A brilliant, original history of the spice trade--and the appetites that fueled it.
It was in search of the fabled Spice Islands and their cloves that Magellan charted the first circumnavigation of the globe. Vasco da Gama sailed the dangerous waters around Africa to India on a quest for Christians--and spices. Columbus sought gold and pepper but found the New World. By the time these fifteenth- and sixteenth-century explorers set sail, the aromas of these savory, seductive seeds and powders had tempted the palates and imaginations of Europe for centuries.
Spice: The History of a Temptation is a history of the spice trade told not in the conventional narrative of politics and economics, nor of conquest and colonization, but through the intimate human impulses that inspired and drove it. Here is an exploration of the centuries-old desire for spice in food, in medicine, in magic, in religion, and in sex--and of the allure of forbidden fruit lingering in the scents of cinnamon, pepper, ginger, nutmeg, mace, and clove.
We follow spices back through time, through history, myth, archaeology, and literature. We see spices in all their diversity, lauded as love potions and aphrodisiacs, as panaceas and defenses against the plague. We journey from religious rituals in which spices were employed to dispel demons and summon gods to prodigies of gluttony both fantastical and real. We see spices as a luxury for a medieval king's ostentation, as a mummy's deodorant, as the last word in haute cuisine.
Through examining the temptations of spice we follow in the trails of the spice seekers leading from the deserts of ancient Syria to thrill-seekers on the Internet. We discover how spice became one of the first and most enduring links between Asia and Europe. We see in the pepper we use so casually the relic of a tradition linking us to the appetites of Rome, Elizabethan England, and the pharaohs. And we capture the pleasure of spice not only at the table but in every part of life.
Spice is a delight to be savored.
Spices helped draw Europeans into their age of expansion, but the Western world was far from ignorant of them before that time. Turner's lively and wide-ranging account begins with the voyages of discovery, but demonstrates that, even in ancient times, spices from distant India and Indonesia made their way west and fueled the European imagination. Romans and medieval Europeans alike used Asian pepper, cinnamon, cloves, nutmeg and mace to liven their palates, treat their maladies, enhance their sex lives and mediate between the human and the divine. While many of these applications were not particularly efficacious, spices retained their allure, with an overlay of exotic associations that remain today. Turner argues that the use of rare and costly spices by medieval and Renaissance elites amounted to conspicuous consumption. He has perhaps a little too much fun listing the ridiculous uses of spices in medieval medicine--since, as he notes in a few sparse asides, some spices do indeed have medicinal effects--and fails to get into the real experience of the people. His account of religious uses, on the other hand, paints a richer picture and gets closer to imagining the mystery that people found in these startlingly intense flavors and fragrances. It is this mystery and the idea that sensations themselves have a history that make the entire book fascinating.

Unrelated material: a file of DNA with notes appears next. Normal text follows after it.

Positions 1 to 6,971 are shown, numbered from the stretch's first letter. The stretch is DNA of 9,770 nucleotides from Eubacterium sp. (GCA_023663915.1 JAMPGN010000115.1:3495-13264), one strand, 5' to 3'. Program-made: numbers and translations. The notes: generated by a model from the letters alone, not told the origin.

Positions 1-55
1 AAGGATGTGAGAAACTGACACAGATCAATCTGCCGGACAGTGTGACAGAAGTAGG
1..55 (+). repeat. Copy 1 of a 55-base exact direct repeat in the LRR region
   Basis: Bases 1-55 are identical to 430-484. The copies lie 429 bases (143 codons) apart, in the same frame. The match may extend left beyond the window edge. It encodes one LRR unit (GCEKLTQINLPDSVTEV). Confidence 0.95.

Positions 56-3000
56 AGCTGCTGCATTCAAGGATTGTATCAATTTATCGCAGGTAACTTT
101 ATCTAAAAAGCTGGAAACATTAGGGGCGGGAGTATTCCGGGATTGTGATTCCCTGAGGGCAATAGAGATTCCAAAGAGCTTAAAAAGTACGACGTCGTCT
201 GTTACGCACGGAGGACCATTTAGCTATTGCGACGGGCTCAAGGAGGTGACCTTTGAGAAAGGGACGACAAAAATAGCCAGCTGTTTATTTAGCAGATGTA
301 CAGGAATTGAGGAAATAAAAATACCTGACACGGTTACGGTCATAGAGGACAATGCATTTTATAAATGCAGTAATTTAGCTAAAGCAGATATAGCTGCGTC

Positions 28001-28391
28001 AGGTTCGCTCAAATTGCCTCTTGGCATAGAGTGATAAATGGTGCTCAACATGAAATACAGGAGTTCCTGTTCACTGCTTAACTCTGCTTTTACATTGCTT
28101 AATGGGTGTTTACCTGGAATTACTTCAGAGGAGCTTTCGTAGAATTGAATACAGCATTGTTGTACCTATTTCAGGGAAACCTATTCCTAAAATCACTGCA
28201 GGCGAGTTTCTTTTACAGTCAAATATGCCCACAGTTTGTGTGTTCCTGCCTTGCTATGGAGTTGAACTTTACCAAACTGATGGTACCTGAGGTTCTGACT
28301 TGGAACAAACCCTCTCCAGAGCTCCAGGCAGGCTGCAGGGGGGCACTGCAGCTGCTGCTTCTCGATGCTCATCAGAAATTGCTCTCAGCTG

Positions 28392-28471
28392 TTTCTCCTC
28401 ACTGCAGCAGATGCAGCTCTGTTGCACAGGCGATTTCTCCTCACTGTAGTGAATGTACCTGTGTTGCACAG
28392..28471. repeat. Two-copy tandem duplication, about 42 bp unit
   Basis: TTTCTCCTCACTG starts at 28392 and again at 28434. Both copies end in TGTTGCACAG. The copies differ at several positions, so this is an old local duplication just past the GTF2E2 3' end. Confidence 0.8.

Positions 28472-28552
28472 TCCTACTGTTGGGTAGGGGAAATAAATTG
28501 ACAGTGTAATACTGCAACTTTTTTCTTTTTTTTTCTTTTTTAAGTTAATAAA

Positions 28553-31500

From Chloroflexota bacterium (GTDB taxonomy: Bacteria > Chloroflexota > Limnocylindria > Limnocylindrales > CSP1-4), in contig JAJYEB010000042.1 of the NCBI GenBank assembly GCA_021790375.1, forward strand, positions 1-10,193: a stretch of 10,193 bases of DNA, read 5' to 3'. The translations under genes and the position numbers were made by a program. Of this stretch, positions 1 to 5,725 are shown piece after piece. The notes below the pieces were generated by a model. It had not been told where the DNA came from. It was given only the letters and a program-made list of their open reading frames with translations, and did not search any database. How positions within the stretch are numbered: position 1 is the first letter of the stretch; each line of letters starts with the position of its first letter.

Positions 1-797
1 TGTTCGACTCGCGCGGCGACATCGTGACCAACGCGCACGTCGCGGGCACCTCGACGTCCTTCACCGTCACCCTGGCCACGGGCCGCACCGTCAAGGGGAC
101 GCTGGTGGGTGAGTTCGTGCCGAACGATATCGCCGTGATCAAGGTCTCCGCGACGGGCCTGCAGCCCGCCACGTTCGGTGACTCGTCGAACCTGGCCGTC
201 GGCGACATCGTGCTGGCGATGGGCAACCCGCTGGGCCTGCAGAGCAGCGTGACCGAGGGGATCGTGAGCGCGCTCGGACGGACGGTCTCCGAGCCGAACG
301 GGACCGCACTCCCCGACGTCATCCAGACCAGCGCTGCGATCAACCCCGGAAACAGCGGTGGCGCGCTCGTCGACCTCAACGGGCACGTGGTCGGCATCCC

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August 07, 2005
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Excerpt from Spice by Jack Turner
Chapter 1 . The Spice Seekers The Taste That Launched a Thousand Ships According to an old Catalan tradition, the news of the New World was formally announced in the Sal� del Tinell, the cavernous, barrel-vaulted banquet hall in Barcelona's Barri G�tic, the city's medieval quarter. And it is largely on tradition we must rely, for aside from a few sparse details the witnesses to the scene had frustratingly little to say, leaving the field free for painters, poets, and Hollywood producers to imagine the moment that marked the watershed, symbolically at least, between medievalism and modernity. They have tended to portray a setting of suitable grandeur, with king and queen presiding over an assembly of everyone who was anyone in the kingdom: counts and dukes weighed down by jewels, ermines, and velvets; mitered bishops; courtiers stiff in their robes of state; serried ranks of pages sweating in livery. Ambassadors and dignitaries from foreign powers look on in astonishment and with mixed emotions-awe, confusion, and envy. Before them stands Christopher Columbus in triumph, vindicated at last, courier of the ecosystem's single biggest piece of news since the ending of the Ice Age. The universe has just been reconfigured. Or so we now know. But the details are largely the work of historical imagination, the perspective one of the advantages of having half a millennium to digest the news. The view from 1493 was less panoramic; indeed, altogether more foggy. It is late April, the exact day unknown. Columbus is indeed back from America, but he is oblivious to the fact. His version of events is that he has just been to the Indies, and though the tale he has to tell might have been lifted straight from a medieval romance, he has the proof to silence any who would doubt him: gold, green, and yellow parrots, Indians, and cinnamon. At least that is what Columbus believed. His gold was indeed gold, if in no great quantity, and his parrots were indeed parrots, albeit not of any Asian variety. Likewise his Indians: the six bewildered individuals who shuffled forward to be inspected by the assembled company were not Indians but Caribs, a race soon to be exterminated by the Spanish colonizers and by the deadlier still germs they carried. The misnomer Columbus conferred has long outlived the misconception. In the case of the cinnamon Columbus's capricious labeling would not stick for nearly so long. A witness reported that the twigs did indeed look a little like cinnamon but tasted more pungent than pepper and smelled like cloves-or was it ginger? Equally perplexing, and most uncharacteristically for a spice, his sample had gone off during the voyage back-the unhappy consequence, as Columbus explained, of his poor harvesting technique. But in due course time would reveal a simpler solution to the mystery, and one that the skeptics perhaps guessed even then: that his "cinnamon" was in fact nothing any spicier than the bark of an unidentified Caribbean tree. Like the Indies he imagined he had visited, his cinnamon was the fruit of faulty assumptions and an overcharged imagination. For all his pains Columbus had ended up half a planet from the real thing. In April 1493, his wayward botany amounted to a failure either too bizarre or, for those whose money was at stake, too deflating to contemplate. As every schoolchild knows (or should know), when Columbus bumped into America he was looking not for a new world but for an old one. What exactly he was looking for is clearly delineated in the agreement he concluded with the Spanish monarchs before the voyage, promising the successful discoverer one tenth of all gold, silver, pearls, gems, and spices. His posthumous fame notwithstanding, in this respect Columbus was only a qualified success. For in what in due course turned out to be the new world of the Americas, the conquistadors found none of the spices they sought, although in